Which makes me reconsider my original position. Though I am quite sure no one would have a problem firing a holocaust-denying history professor from a public university.

In any case, now that he is fired, other universities won't have to hire him and he may be out of the business of brainwashing college students. All's well that ends well.

LASunsett said...

Greg,

//In any case, now that he is fired, other universities won't have to hire him and he may be out of the business of brainwashing college students. All's well that ends well.//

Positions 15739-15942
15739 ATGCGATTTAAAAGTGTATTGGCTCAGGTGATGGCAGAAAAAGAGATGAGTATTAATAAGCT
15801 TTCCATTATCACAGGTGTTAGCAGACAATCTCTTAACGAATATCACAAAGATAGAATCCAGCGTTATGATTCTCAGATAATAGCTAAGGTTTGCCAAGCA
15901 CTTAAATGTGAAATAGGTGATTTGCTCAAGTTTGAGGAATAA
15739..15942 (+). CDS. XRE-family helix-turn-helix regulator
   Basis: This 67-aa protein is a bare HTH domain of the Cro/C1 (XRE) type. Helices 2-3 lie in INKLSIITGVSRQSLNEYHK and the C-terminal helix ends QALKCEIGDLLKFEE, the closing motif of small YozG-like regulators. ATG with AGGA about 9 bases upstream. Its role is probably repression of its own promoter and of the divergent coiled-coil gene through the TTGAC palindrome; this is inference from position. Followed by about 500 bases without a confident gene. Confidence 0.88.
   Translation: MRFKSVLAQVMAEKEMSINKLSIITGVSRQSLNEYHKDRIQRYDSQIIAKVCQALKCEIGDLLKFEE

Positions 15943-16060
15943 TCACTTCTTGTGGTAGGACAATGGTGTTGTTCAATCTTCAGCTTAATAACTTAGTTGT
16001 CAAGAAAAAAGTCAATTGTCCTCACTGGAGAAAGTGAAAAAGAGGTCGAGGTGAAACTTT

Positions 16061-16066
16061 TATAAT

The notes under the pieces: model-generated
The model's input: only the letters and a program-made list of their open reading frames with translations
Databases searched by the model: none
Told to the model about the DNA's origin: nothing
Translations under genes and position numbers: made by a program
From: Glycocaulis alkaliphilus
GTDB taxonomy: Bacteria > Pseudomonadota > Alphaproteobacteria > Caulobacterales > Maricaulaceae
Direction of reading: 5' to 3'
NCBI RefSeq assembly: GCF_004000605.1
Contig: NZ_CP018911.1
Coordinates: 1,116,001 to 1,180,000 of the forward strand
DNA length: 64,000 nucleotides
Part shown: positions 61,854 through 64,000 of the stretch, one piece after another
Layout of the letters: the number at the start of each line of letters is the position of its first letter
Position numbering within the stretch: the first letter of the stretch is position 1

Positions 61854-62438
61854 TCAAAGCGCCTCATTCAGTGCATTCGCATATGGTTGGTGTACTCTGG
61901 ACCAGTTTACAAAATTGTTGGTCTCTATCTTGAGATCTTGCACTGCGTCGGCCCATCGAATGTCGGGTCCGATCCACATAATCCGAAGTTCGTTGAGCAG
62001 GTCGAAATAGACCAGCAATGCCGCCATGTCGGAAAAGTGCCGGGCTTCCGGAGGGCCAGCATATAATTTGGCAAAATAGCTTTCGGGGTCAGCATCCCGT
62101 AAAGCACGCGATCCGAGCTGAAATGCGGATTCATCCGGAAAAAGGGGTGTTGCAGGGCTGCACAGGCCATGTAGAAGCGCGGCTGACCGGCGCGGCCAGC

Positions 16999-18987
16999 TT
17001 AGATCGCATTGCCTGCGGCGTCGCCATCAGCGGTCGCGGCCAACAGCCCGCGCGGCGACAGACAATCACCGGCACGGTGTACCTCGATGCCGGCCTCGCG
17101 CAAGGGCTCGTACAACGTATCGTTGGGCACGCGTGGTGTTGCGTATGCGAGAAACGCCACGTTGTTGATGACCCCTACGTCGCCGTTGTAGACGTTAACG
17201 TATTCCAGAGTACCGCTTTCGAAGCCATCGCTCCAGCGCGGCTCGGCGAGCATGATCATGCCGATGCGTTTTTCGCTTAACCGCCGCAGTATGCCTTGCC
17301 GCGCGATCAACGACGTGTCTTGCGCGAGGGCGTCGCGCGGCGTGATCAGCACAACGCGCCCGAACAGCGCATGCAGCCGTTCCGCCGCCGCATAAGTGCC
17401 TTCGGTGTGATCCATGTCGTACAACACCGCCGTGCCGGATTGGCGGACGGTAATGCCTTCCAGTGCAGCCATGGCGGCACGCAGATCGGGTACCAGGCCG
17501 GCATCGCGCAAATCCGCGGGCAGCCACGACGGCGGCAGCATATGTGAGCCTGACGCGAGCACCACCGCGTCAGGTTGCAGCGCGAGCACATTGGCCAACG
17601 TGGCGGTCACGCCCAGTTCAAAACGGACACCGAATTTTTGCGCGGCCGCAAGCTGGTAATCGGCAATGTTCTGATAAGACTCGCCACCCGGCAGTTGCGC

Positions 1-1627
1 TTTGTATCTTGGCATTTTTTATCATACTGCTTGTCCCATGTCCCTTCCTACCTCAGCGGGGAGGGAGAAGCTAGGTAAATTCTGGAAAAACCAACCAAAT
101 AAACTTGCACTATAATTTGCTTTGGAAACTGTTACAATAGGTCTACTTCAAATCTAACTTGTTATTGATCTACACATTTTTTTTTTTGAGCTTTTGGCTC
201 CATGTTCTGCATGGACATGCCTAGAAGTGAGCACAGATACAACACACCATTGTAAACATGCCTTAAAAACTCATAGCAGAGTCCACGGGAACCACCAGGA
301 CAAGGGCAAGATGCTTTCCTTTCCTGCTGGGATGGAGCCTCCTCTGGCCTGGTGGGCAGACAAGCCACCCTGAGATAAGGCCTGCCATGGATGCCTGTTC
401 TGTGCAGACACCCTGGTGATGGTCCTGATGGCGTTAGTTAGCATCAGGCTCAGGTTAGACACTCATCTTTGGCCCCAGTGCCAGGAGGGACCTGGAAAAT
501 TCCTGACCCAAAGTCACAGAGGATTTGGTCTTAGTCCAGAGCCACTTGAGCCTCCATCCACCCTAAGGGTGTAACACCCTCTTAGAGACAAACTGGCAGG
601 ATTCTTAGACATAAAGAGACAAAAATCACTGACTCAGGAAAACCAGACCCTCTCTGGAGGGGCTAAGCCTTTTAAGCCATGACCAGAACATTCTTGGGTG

I wish I could share your confidence on this one, but I am not so sure. This guy would be the the right candidate for a position at UC-Berkley, Columbia University, or his alma mater University if Illinois-Springfield, which was known as Sangemon State University at the time of his college days. All three are known for their far-left faculties and are a breeding ground for the Daily Kos way of thinking.

Greg said...

It's one thing to have a tenured professor already on the payroll say discpicable things about 9/11 victims. But if a university hires someone knowing he holds those views, it really does mean 9/11 means nothing to some people.